"The problems of inadequately rigorous premarketing and postmarketing studies, unregistered clinical trials, and incomplete and delayed dissemination of results are not unique to Essure. Most FDA-required postapproval studies are smaller than the premarketing studies, most follow patients for 1 year or less, and nearly half lack comparator groups.5 The 13-year history of Essure emphasizes the necessity for thorough examination and timely reporting of patient outcomes in well-conducted premarketing clinical trials and dedicated follow-up in postmarketing studies. Only then will we better understand the risks and benefits of various devices. In the case of Essure, these data would allow women to make more informed decisions regarding hysteroscopic sterilization."
The stories, pictures and experiences women and physicians share at the FDA hearing Thursday are even worse.
Why not call for a moratorium on placement while additional post-market studies are conducted on women already implanted with the device, instead of multiplying the potential for harm, while serious questions of risk have surfaced based on evidence?
Who does the FDA calculation weighing risks and benefits of a device for approval, for warnings, and for removal from the market? What factors are involved? Whose benefits, and whose risks? It seems FDA weighs company benefits over patient risks. Patient benefits are artificially inflated given the existence of safe and effective alternatives, and FDA seeks more to minimize company risks than patient risks. Update: It was an honor to meet Dr. Ailene M. Gariepy, M.D., M.P.H. of Yale School of Medicine, co-author of this article, at the FDA Panel Hearing on Essure September 24th.
By Melanie Goshgarian and Laura Henze Russell Guest Columnists
September 04. 2015 11:05PM
FDA’s medical device standards outdated, ineffective
Here is a warning for women: do your homework before putting anything in your body. Why? The Food and Drug Administration (FDA) rules governing medical device safety are about 40 years old. They are practically medieval when it comes to patient health and safety.
Can social media and digital apps track illness and help save health? Yes, says a new study by Epidemico, a Boston-based digital health innovator which partnered with the patient illness group, Essure Problems. The study combined social media outreach with the MedWatcher tool to encourage women with medical device illnesses to report problems to the Food and Drug Administration (FDA). Lead author Chi Y Bahk presented it at a major conference in Boston.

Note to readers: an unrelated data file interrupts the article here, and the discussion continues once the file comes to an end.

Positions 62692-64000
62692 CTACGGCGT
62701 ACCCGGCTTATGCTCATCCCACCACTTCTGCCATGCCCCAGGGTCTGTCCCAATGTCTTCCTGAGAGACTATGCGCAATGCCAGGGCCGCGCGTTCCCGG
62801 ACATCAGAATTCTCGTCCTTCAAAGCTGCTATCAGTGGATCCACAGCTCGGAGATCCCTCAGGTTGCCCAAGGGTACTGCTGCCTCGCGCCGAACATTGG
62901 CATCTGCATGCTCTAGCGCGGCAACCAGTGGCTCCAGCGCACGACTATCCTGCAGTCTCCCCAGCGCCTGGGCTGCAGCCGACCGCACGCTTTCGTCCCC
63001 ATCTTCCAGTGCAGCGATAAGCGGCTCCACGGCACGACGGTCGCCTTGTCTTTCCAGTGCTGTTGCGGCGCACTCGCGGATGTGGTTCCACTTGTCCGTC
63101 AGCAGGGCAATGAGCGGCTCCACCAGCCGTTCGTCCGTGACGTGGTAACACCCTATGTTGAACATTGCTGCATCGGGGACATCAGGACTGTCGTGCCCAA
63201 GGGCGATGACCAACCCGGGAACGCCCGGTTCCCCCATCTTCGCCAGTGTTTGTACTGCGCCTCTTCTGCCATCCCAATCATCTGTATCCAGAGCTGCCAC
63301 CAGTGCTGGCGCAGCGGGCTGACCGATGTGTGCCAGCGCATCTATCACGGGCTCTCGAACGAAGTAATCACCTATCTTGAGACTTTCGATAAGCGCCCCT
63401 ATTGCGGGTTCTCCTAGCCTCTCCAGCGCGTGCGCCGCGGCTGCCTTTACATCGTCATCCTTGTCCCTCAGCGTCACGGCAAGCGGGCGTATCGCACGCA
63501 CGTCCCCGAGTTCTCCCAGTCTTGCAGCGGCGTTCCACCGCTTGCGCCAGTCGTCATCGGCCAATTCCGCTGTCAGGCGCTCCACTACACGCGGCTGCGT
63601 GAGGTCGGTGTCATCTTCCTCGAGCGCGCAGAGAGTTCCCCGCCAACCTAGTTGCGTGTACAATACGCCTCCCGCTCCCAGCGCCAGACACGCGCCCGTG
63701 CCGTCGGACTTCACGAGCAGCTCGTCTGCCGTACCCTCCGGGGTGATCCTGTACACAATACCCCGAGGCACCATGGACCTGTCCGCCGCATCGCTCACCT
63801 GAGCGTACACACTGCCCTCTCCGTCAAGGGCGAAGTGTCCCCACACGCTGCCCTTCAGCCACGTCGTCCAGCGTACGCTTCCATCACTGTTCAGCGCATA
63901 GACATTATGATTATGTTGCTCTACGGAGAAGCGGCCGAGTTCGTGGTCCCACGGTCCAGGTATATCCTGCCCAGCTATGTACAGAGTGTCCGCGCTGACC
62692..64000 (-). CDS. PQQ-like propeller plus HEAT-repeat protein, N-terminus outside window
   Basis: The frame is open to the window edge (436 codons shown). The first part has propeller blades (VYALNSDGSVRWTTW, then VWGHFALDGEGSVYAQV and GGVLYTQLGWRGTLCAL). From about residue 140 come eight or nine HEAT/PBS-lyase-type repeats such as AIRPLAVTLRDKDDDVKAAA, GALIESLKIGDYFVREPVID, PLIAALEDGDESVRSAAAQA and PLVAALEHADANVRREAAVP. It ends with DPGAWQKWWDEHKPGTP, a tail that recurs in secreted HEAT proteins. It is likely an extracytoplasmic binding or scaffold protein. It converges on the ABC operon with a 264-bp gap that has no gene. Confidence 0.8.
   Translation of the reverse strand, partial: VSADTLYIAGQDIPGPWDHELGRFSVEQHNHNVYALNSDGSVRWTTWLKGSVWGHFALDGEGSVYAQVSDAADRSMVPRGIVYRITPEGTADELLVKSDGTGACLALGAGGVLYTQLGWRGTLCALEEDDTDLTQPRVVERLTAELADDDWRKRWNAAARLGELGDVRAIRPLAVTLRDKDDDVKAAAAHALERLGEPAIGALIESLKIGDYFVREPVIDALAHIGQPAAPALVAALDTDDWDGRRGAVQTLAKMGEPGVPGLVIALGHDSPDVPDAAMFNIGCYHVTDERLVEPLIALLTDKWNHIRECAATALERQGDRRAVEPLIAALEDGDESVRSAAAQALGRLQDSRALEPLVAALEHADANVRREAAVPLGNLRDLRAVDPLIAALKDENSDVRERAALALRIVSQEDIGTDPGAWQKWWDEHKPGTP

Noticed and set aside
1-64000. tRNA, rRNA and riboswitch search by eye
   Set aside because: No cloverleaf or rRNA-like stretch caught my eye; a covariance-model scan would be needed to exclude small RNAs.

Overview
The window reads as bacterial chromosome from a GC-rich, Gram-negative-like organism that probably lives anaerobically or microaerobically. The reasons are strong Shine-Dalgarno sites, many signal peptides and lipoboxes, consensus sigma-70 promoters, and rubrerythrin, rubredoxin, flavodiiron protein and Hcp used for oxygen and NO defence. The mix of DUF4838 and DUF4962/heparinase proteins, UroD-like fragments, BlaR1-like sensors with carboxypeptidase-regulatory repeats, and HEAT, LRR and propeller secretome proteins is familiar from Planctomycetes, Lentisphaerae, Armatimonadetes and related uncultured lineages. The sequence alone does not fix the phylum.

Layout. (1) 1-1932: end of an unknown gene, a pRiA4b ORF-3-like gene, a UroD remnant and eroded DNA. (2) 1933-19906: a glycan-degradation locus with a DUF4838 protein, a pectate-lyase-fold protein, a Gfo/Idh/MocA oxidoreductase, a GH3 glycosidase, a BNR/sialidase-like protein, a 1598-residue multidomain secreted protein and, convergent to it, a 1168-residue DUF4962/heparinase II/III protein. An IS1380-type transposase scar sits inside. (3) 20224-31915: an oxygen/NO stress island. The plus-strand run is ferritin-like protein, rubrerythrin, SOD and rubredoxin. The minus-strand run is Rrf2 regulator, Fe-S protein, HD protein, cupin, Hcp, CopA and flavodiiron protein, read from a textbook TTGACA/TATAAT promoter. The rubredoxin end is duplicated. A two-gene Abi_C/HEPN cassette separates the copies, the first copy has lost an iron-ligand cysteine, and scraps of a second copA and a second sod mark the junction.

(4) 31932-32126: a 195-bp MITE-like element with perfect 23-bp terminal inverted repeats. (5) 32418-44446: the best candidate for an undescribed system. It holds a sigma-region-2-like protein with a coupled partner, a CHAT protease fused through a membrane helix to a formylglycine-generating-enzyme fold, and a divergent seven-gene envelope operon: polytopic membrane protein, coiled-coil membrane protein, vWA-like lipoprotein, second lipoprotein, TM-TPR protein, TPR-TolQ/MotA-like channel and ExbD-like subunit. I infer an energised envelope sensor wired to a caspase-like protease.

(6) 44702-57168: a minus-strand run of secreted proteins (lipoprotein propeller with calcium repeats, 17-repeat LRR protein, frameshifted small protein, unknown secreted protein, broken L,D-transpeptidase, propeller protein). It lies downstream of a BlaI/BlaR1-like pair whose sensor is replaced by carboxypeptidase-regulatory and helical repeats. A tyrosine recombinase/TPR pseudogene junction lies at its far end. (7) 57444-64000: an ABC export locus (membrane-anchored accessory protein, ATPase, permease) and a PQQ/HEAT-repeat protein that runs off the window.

This helps to build a more robust database of side effects for an upcoming FDA hearing on the safety problems with Essure, a form of permanent birth control. Essure is made of a nickel titanium alloy and a polyester-like fiber called polyethylene terephthalate (PET). It triggers an inflammatory response, causing scar tissue to form and block the fallopian tubes, preventing pregnancy. The scarring process takes three months. Women must use other contraceptives until testing confirms the tubes are blocked. Most often this test is not covered by insurance.
Over 19,790 have joined the Essure Problems Facebook group, because this contraceptive device that was supposed to be quick, easy and safe permanent birth control, has turned their bodies into a little house of horrors. Through May 2015, nearly 5,100 adverse event reports had been submitted to the FDA. The new study found the most common complaints include: pain, fatigue, abdominal distention, heavy menstrual bleeding, cramps, headache, abnormal weight gain, arthralgia, migraine, painful intercourse and hair loss.
Doctors tell us to rely on their knowledge and look askance at the Internet. However, device manufacturers can get FDA approval based on modest numbers with short term data. In the case of Essure, 400 women were followed for one year, and 200 for two years. There is difficulty in getting device illness reports taken seriously, especially when they are filed by patients, but doctors often do not file reports. There is a lag time for information to be collected, papers published and read, and information shared. Physicians who rely on the highest standards of evidence-based medicine will always be behind the curve.